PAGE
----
Postmasters today warned that Government needs to act quickly and decisively to keep Post Offices open, or put access to local banking at further risk.
Irish Postmasters’ Union (IPU) General Secretary Ned O’Hara said that a Government financial intervention must be in place by this June to keep Post Offices open.
“The question is who will provide financial services to communities, such as those where Bank of Ireland branches are to close, if Post Offices do not get Government support in time?”
Mr. O’Hara said COVID-19 has made the viability of the hundreds of Post Offices even more challenging – and this would be further compounded by a significant reduction in Postmasters payments rate to take effect from July 1.
“The challenge faced is related to the delay in providing new Government services which have been promised since 2018, but are only now being seriously examined.”
Mr O’Hara’s comments follow an announcement by the Minister of State for Postal Services Hildegarde Naughton last week to establish a new Inter-Departmental Group to examine directing more Government business to the Post Office Network and to report back at the end of July.
“This is too late. There is a cliff-face in front of the Post Office Network that is coming this July. Decisions need to have been made and actions taken before then.
While the IPU welcomes additional banking services which Post Offices will provide, such as following the Bank of Ireland branch closures announcement, this can only happen if there is a Network there to provide it.”
A report commissioned from business advisors Grant Thornton, and published last September, warned of ‘unrestrained Post Office closures’ after June 2021. Their analysis recommended an annual Public Service Obligation (PSO) of €17million, which it said would represent value for money for the State.
Mr O’Hara added that the IPU had been invited to attend the Joint Oireachtas Committee on Transport and Communications Networks on Tuesday, March 16.
“The IPU will recommend that an annual Government retainer payment be put in place from this summer with a commitment among all parties (Government, An Post and Postmasters) to expand the range of services provided as much as possible and urgently.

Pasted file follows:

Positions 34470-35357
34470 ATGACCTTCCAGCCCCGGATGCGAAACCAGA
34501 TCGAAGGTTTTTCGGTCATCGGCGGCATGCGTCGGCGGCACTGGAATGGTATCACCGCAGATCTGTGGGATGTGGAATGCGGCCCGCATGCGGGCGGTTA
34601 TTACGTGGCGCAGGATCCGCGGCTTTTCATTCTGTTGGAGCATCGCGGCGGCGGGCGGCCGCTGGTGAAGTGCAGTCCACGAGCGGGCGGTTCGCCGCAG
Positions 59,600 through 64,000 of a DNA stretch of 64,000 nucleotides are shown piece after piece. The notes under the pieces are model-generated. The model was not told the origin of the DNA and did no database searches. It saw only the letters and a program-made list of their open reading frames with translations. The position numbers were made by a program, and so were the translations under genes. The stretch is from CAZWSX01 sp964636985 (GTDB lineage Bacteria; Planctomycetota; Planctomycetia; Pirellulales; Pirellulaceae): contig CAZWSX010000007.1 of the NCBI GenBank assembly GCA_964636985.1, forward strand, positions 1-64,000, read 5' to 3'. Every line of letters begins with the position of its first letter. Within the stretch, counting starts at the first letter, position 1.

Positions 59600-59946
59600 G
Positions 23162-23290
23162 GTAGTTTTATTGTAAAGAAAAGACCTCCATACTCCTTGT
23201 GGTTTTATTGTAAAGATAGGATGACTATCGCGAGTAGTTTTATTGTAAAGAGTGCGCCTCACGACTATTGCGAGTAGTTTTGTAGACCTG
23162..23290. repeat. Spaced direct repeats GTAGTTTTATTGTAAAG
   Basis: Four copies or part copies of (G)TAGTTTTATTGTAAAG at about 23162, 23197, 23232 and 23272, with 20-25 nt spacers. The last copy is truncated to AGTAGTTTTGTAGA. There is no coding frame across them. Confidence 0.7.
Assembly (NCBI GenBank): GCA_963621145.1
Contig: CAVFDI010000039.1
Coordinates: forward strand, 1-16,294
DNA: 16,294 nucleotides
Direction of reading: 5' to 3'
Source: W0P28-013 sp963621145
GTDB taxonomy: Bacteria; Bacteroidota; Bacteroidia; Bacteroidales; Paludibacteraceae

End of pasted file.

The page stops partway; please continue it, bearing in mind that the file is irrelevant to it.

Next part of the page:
“In 2018 a national plan for the Post Office Network was launched giving a commitment to services within 3km in urban areas and 15km or community of 500 people in all rural areas. To deliver on this policy, an underpinning Government retainer is needed.”
IPU President Seán Martin said there is little point in developing a further plan if by the time it can be implemented hundreds of communities have already lost their service.
“Postmasters are ready, willing and able to provide many additional services with immediate effect. These are already identified in previous reports developed by Bobby Kerr (2016) and by An Post, Government and Postmasters in 2018.
“We already know that these include motor tax, licences, renewals, registrations, identity verification, community information, IT / Office hub – or advising and helping people to navigate their needs,” Mr Martin said.
Post Offices are run by Postmasters who are independent providers of the network under contract to An Post. There are currently 888 Postmaster and 45 An Post operated Post Offices in the country.
Independent research carried out by RED C last year found that 86% supported the Government providing financial support to keep their Post Office open and 86% wanted more State services available at their Post Office.
Ronan Cavanagh, Cavanagh Communications: (086) 317 9731.